Paradise, here and now

OUT OF THIS WORLD: The glaciers in all their majestic splendour.   | Photo Credit: Photo: K.P. Misra


New Zealand is blessed with an infinite variety of landscapes, all of them stunningly beautiful.

Perhaps there is no other place in the world which offers such incredible variety of natural splendour.

IF there is a chunk of paradise on earth, it is undoubtedly New Zealand. It is amazing that this country was unknown to the world until about 150 years ago when it was first occupied by Europeans, long after it was discovered by the Dutch in 1642 and later circumnavigated and mapped by Captain James Cook of England. Of course, the islands were home to the Polynesians from nearby islands, the Maoris, who live with the European descendants with dignity and honour now. The Maoris called the islands Aotearoa ("land of the long white cloud in Maori").Perhaps there is no other place in the world which offers such incredible variety of natural splendour, within a few kilometres the sea, lakes, rivers, mountains, glaciers, water falls, unlimited spread of virgin forests as well as an infinite variety of flora and fauna, including the rarest of the penguins and dolphins. Sounds incredible indeed! But one can experience it within a few hours of arrival in this virgin territory, still unspoiled by human intrusions and habitations.

Enjoyable experience

No doubt, the best way to see New Zealand and its magnificent expanse is to drive through the entire country. The roads are good, the people friendly and traffic manageable and that makes it an enjoyable experience. We arrived at Christchurch on a Sunday morning, and within hours were flying high in a gondola overlooking the entire city interspersed with lakes, fields, and a large number of sheep grazing in lush green fields. Surprisingly, we met a Punjabi gentleman at the restaurant on top of the hill where the gondola trip ends. This gentleman was thrilled to see us and greeted us with a "Namaste". We were also overjoyed when he offered free food as he proudly claimed to be the manager of the restaurant. Christchurch is a beautiful city built in British times and happens to be the capital of the south island. In the evening we were entertained with a cultural show by the local Maoris. The culture and language of these original inhabitants of Polynesian origin are still preserved intact. The Maori show was very interesting as it was a completely different kind of tribal tradition, of real Polynesian origin. Next day, we drove down to Kaikoura where one of the most interesting events took place. The occasion was "swimming with the dolphins". It was amazing to see nearly 300 dusky dolphins (unique to New Zealand) in their natural habitat, swimming with many excited tourists.Our next trip was through "Arthur's Pass" to a place called Hokitika where we lodged at log cabins. These cabins were on the beach facing the sea and it was thrilling to see infinite varieties of pebbles as well as driftwood of varying sizes and forms lying on the beach. We then undertook an incredible flight over Franz Josef and Fox Glaciers. We did this in a six-seater aircraft, in which only the pilot and our family travelled. From a height of 10,000 feet we looked down upon the amazing spectacle of bluish white glaciers shining between peaks. There is no way the joy of this sight can be described. One has to experience the immensity of this splendorous natural beauty.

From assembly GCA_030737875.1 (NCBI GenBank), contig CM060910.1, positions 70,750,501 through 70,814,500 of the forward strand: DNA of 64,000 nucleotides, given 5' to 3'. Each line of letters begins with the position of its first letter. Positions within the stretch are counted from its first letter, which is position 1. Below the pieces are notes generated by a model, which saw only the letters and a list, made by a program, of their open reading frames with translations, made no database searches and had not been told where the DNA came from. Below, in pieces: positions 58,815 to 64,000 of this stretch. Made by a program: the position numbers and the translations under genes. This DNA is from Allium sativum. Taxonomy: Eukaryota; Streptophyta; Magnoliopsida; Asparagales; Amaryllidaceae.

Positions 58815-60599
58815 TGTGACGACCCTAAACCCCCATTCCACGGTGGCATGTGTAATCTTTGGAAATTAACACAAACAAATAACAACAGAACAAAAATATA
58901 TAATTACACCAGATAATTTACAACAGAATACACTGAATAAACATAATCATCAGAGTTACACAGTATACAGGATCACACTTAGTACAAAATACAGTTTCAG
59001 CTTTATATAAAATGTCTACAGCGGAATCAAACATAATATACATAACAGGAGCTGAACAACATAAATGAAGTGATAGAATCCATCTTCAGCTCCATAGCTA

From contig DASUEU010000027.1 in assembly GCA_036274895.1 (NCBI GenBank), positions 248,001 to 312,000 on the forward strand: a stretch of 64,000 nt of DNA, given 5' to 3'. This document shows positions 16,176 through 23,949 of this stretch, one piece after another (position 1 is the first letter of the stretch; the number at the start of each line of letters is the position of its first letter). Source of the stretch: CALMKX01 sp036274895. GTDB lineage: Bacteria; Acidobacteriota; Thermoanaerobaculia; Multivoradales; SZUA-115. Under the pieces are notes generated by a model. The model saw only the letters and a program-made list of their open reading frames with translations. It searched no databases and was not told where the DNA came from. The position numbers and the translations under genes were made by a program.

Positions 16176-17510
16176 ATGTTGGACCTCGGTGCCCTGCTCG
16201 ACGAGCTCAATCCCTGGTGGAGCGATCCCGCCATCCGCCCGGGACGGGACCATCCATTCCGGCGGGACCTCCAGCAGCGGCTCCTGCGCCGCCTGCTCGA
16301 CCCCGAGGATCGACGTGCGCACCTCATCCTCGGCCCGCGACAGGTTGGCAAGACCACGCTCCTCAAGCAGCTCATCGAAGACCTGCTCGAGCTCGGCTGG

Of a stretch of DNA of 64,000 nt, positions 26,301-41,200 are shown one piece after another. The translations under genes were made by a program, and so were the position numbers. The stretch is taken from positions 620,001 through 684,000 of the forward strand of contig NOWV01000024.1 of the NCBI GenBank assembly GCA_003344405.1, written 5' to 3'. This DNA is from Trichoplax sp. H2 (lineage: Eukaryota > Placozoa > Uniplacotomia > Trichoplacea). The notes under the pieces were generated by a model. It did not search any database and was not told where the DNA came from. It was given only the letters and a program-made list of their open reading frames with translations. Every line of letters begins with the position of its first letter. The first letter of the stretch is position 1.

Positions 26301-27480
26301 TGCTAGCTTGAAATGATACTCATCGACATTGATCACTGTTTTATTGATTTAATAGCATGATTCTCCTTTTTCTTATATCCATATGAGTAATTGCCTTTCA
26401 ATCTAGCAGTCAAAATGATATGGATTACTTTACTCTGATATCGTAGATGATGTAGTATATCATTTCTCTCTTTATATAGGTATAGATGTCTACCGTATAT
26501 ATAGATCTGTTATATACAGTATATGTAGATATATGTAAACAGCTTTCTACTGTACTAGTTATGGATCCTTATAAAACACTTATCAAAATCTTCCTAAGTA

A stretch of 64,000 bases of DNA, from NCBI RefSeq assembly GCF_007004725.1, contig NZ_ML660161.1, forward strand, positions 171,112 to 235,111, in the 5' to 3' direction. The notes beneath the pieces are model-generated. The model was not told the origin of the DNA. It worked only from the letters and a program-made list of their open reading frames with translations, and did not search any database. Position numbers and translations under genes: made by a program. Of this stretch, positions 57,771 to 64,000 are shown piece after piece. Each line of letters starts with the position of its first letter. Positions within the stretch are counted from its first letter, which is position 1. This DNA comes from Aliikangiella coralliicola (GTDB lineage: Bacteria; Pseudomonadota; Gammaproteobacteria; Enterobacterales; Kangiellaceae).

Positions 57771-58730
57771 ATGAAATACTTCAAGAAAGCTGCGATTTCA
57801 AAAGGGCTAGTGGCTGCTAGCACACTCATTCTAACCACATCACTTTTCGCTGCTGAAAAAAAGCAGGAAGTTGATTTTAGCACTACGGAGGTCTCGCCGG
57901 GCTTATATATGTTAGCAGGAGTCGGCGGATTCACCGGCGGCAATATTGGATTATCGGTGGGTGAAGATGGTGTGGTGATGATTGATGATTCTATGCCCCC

Sounds of silence